Tom Sutcliffe on the bleak vision presented by Alistair McDowall’s Pomona
Alistair McDowall is a new 27-year-old playwright whose Pomona at the Orange Tree in Richmond-on-Thames has really scored a hit. I read that he has written 16 plays already, and he may be the most interesting new theatre-writing talent to have shown up here since Martin McDonagh emerged at the Royal Court in the 1990s. Trying to find out more about him, I discovered a pretty dumb question-and-answer promotional page for the Court where his answer to what was his greatest fear was: ‘Karaoke. Or, you know, nuclear war.’ Brilliant. I immediately warmed to him. He looks very lively, writes in a university library to which he claims he is not supposed to have access, is acute, rather than just sharp, and has that perfect ear for what people actually say that is essential if you want to make money out of theatre. I just hope he doesn’t get tempted into the richer world of television, and spoilt by boredom.
Not plain sailing
Pomona is a weird, bleak and in some ways quite annoying experience. I had trouble getting on its wavelength – wrong age bracket. The Orange Tree, a small agreeable theatre-in-the-round, had a lot of young people in the audience, who obviously got into it at once. A character called Zeppo played by Guy Rhys, an actor with one leg and a prosthesis, gives a hyped-up intro to where we are – Manchester urban wilderness (Pomona is a marooned concrete island used by crims in a motorway maze), and a girl called Ollie (Nadia Clifford) is seeking her missing sister – who may be a figment of some odd psychological condition in her mind.
How it all fits together, how the roster of seven very well-drawn and unusual young people in the play encounter each other and keep going, is definitely not plain sailing. Which is very much the point. This is not a play with an obvious political purpose. We meet a rare sample of fellow human beings drawn very true to life. McDowall is not telling us what to think. It is not about something happening, though the characters find the diversions they need. There are even scenes where one is uncertain that the right person is speaking the right lines: the playtext advises that at various points it is up to the director to decide who gets to say certain lines that are up for grabs.
So one can be forgiven for not grasping who’s who. Which girl was Keaton (Sarah Middleton) and which was Gale (Grace Thurgood)? Sean Rigby as a somewhat dim goon called Moe, and Sam Swann as a young not quite sure wannabe Charlie who makes money offering real-life ‘dungeons and dragons’ experience for cash are just as immaculately observed as the four females in the show. The way they all evoke an entire world of activities and power-plays with almost no props and perfectly ordinary everyday clothes is tribute to the extremely crafty and well-achieved direction of Ned Bennett (who already directed a different cast in the play’s first outing at the Welsh College in Cardiff). The most rounded of all the characters, Fay, a working girl with a strong sense of realism and very sympathetic toughness, was beautifully created by Rebecca Humphries.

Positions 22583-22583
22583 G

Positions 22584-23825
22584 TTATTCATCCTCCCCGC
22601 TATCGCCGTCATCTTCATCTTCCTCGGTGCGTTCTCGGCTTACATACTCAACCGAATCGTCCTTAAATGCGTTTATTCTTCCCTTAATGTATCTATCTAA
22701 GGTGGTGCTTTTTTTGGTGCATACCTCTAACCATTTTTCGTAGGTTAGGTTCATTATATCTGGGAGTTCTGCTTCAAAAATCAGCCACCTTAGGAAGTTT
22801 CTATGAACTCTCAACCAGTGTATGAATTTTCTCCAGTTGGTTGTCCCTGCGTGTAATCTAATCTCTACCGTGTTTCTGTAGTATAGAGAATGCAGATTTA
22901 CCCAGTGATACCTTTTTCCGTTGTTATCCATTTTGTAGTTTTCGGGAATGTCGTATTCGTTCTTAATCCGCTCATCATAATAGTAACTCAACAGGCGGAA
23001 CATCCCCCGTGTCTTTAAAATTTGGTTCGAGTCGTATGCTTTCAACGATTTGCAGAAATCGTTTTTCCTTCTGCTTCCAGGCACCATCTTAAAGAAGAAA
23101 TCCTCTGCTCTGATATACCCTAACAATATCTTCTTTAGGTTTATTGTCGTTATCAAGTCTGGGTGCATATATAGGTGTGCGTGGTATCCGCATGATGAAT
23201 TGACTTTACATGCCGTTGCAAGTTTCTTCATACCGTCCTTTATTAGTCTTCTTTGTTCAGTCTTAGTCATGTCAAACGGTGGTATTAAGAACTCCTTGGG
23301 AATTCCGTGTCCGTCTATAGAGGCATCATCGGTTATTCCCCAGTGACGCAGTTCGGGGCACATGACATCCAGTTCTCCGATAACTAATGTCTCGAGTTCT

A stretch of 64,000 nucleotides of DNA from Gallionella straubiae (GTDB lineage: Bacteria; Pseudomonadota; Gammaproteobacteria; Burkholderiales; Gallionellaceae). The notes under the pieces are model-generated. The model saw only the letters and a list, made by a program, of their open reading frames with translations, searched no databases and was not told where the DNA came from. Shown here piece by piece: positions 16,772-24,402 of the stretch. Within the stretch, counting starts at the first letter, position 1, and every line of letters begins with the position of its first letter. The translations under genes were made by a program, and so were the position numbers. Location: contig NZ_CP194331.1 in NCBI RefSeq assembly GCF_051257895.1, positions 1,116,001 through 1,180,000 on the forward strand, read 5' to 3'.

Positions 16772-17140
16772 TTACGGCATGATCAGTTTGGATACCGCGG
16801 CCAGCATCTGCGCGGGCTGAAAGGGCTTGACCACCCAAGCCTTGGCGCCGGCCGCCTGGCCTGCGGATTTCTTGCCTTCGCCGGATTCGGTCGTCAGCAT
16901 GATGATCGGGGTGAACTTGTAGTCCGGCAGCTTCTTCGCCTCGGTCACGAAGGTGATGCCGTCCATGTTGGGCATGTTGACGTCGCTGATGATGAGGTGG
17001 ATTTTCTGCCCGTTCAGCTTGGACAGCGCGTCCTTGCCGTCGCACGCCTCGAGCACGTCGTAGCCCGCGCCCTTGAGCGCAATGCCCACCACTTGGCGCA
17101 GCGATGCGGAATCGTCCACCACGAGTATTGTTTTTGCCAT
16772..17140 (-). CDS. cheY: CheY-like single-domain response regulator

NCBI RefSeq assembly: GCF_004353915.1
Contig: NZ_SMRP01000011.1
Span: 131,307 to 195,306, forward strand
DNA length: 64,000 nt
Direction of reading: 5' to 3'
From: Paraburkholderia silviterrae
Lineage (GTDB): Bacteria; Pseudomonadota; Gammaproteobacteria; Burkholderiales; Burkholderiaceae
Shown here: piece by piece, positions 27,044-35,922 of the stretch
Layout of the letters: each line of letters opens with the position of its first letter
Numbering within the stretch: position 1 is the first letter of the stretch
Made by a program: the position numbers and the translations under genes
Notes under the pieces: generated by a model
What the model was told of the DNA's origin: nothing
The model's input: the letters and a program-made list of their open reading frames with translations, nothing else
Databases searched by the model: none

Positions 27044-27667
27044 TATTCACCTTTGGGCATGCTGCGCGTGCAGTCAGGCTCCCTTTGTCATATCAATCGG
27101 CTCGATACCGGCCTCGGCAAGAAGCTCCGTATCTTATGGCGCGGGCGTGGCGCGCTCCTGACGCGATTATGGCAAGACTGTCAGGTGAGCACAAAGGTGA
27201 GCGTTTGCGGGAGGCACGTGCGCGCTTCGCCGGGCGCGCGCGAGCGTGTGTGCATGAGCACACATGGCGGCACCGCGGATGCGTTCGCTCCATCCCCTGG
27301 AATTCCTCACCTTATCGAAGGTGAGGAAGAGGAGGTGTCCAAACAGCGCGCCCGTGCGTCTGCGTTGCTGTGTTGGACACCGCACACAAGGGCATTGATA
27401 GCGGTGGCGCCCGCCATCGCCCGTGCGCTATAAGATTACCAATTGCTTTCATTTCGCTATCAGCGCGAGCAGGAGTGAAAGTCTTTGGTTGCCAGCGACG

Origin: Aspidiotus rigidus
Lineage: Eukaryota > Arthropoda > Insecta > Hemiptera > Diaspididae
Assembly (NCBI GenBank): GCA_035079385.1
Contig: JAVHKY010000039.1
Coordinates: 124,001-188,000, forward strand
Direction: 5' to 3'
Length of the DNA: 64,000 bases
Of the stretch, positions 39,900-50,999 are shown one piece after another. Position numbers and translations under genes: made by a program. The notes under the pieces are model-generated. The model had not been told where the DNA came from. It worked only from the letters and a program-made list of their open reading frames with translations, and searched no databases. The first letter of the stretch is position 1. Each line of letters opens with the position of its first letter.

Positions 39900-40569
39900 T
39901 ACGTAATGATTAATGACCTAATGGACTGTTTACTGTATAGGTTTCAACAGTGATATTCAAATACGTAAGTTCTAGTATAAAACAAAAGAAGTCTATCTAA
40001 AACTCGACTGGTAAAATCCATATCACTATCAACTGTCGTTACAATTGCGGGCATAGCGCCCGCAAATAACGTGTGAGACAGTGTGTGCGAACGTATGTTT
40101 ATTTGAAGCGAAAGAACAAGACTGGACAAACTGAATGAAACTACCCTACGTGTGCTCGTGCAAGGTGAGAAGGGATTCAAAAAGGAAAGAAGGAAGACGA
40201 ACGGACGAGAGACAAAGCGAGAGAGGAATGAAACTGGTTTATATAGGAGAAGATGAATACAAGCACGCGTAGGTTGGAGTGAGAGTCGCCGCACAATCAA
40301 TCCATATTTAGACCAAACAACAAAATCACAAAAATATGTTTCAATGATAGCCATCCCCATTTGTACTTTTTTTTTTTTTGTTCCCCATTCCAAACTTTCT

In other words there is a provisional quality about the narrative being mystifyingly unfolded. It could go in various directions. Definitely not the well-made play designed to draw to conclusions the playwright wants us to think: nor is it set to be a lot of fun. It is cruel, full of frustration and unkindness. Like life. In fact what makes it such an authentic document is the way it resonates with the general disempowerment and helplessness (characteristic today) of everybody save the exceptionally rich, as Noam Chomsky was saying on Newsnight not long ago.
Lack of power the young of today feel acutely, the impossibility of escape from a world over which they have no control. The life McDowall evokes is full of diversion but empty of promise. Everybody has info at their finger-tips (not always reliable) and no ability to make a dent in the frustrating inequalities of wealth around us or the social immobility that blocks natural optimism – especially as one looks lower in the circles of the inadequately employed.
The physical vitality of the performers in Ned Bennett’s staging stems from a solid course of physical workshops involving a lot of fast movement in a small, almost completely uncluttered and unaesthetic acting space. In the auditorium one sat around a square damp-looking lower-level sort of sink. Any sense of physical dimension and presence came from complex games-playing and scary discussion. The actors and actresses get mixed in, failing to do what they should or get what they want. It is most like child play, yet leads to fierce moral dilemma that in turn generates perhaps a shaft of dawning optimism. The girls and the lads have very different chemistry. It is not about sex, though prostitution and drugs come up. And snuff movies and a contract on Fay’s life. Bennett’s excellently moulded ensemble are totally absorbed and committed to making this unusual vernacular picture blatantly, ferociously alive.
This emphatically is not how the world seemed when I was young, even in romanticized crime films. One is very far from the history as middle-class experience that school used to be in the Fifties when the map was pink and the sun was not setting on the British Empire that had won the war and saved civilization. The rising generation now are unsure about any future, long or short. Just provisionally keeping busy seems the most to hope for.